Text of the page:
1. I once told an amazing writer he was all washed up.
    I didn't mean it. We were at a conference and I had just been praising him effusively. He was gracious about the compliments, but admitted to deep insecurity. "What if I'm like Hemingway?" he said. "He wrote all his best work in his 20s, then churned out shit the rest of his life." I shrugged. I sometimes have an unfortunate tendency to deflect raw, vulnerable emotion with a glib joke. "How cool to have something in common with Hemingway!" I said. "Washed up by 30!" He actually flinched. I suck.
  2. I lied to another writer about who I was.
    Ten years ago, I organized a survey for the Book Review asking writers and editors and critics to name the single best work of American fiction since 1980. ("Beloved" won.) The week it came out, I happened to sit next to a novelist on my commute home. I asked if she'd seen the survey and she spent the next 15 minutes attacking it — legitimately enough — as a misguided, cheap, shallow gimmick. Then she asked what I do. "Editor in the business section!" I chirped.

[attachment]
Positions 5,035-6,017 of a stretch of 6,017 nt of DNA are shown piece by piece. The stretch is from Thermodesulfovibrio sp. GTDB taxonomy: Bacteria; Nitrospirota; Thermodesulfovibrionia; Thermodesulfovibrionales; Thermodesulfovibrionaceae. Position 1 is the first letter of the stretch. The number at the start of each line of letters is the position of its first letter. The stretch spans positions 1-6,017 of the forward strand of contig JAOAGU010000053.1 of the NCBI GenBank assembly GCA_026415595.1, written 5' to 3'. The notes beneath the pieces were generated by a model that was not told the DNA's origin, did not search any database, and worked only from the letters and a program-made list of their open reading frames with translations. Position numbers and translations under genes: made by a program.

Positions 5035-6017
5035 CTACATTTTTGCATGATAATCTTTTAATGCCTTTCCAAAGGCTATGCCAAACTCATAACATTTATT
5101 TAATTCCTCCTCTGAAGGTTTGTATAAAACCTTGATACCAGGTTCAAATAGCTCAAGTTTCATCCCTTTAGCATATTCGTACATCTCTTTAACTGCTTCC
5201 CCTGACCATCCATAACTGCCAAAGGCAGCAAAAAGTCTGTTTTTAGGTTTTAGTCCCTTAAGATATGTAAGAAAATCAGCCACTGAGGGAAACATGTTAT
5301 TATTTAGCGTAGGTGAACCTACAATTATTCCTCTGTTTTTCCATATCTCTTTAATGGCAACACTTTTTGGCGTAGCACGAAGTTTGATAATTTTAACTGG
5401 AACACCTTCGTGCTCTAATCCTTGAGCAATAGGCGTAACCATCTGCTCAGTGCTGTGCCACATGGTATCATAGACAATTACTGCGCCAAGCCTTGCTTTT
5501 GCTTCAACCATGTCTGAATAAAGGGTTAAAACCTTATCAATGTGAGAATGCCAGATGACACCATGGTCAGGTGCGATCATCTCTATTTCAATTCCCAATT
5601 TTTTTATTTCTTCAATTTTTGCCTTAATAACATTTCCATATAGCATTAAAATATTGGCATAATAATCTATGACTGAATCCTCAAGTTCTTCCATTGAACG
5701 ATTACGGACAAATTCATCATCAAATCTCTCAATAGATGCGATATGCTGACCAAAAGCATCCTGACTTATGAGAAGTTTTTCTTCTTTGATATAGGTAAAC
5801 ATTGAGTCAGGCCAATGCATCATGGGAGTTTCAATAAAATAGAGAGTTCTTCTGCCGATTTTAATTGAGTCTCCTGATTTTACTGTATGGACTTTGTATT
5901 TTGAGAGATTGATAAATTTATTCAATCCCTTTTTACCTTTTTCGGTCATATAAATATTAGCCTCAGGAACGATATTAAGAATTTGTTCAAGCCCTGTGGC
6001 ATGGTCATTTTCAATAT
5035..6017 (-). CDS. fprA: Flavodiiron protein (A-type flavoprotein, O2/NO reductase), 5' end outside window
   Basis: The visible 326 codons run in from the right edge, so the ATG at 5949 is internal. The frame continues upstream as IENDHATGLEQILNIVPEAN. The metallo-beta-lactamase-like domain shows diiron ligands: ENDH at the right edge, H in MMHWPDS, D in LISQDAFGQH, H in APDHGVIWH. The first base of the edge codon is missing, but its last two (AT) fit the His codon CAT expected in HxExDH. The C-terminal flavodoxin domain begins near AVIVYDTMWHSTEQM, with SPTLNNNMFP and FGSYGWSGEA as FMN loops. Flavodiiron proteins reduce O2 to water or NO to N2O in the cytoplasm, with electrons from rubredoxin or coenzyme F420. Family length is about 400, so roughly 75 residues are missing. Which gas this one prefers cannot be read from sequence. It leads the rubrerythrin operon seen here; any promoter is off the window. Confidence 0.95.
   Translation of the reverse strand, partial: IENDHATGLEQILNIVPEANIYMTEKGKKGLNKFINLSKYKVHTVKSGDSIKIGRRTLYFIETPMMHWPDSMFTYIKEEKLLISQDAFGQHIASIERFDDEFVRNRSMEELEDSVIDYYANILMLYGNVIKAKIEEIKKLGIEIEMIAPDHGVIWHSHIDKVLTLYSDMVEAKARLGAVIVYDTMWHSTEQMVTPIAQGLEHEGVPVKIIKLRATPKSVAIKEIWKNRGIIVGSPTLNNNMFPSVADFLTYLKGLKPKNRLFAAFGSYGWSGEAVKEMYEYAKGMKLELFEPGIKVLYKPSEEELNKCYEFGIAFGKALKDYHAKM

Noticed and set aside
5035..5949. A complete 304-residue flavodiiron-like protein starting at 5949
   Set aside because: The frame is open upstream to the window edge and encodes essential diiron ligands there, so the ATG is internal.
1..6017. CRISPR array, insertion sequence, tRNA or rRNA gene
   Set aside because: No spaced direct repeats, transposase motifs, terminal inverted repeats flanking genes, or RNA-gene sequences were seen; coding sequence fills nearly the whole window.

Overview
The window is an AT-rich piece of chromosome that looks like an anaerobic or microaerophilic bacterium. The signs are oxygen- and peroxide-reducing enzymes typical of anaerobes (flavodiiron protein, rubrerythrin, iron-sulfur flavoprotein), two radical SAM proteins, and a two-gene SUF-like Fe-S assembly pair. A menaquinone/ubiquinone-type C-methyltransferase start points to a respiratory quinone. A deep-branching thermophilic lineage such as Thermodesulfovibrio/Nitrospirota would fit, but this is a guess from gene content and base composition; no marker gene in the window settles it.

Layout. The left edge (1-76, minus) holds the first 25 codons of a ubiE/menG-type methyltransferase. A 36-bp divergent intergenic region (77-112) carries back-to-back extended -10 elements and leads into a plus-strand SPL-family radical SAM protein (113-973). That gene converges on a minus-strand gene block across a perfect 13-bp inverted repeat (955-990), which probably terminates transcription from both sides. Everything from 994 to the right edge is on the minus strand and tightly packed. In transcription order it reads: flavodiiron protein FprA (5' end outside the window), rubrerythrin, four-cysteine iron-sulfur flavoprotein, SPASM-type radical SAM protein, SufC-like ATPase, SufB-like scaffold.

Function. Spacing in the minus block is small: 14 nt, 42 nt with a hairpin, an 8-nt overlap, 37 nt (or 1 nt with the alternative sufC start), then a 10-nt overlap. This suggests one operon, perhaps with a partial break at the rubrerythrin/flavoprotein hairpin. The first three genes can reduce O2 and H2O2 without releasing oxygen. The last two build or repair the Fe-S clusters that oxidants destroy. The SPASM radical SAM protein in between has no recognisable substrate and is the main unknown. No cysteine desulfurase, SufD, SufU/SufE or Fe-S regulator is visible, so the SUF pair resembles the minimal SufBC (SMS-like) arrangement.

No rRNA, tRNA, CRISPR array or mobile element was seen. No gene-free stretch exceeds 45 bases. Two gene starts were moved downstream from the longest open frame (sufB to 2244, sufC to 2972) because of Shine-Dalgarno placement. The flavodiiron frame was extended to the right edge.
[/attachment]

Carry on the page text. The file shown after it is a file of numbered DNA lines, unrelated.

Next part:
3. That sofritas burrito from Chipotle.
    Four days of my life, gone.
  4. Killing a seagull.
    He flew right in front of my car, intent on some roadkill, but there's no question I had enough time to brake or swerve. With a microsecond more time to think about it, I'm sure I would have. Instead I told myself that he would naturally fly away again. The thunk of a seagull hitting your grille is louder and more solid than you might think. I feel worse about this because my kids were in the car.
  5. The ones who got away.
    I'm lucky to have worked with some truly incredible writers, and incredible people all around. So why do I fixate on the reviewers who say no? (And who do so for perfectly acceptable reasons, I should add.) Someday I will put out an issue of the Book Review with pieces by Tina Fey and Lorrie Moore and Deborah Eisenberg and @vanzorn and Junot Díaz and George Saunders, and I will sit and read it outside Plato's cave.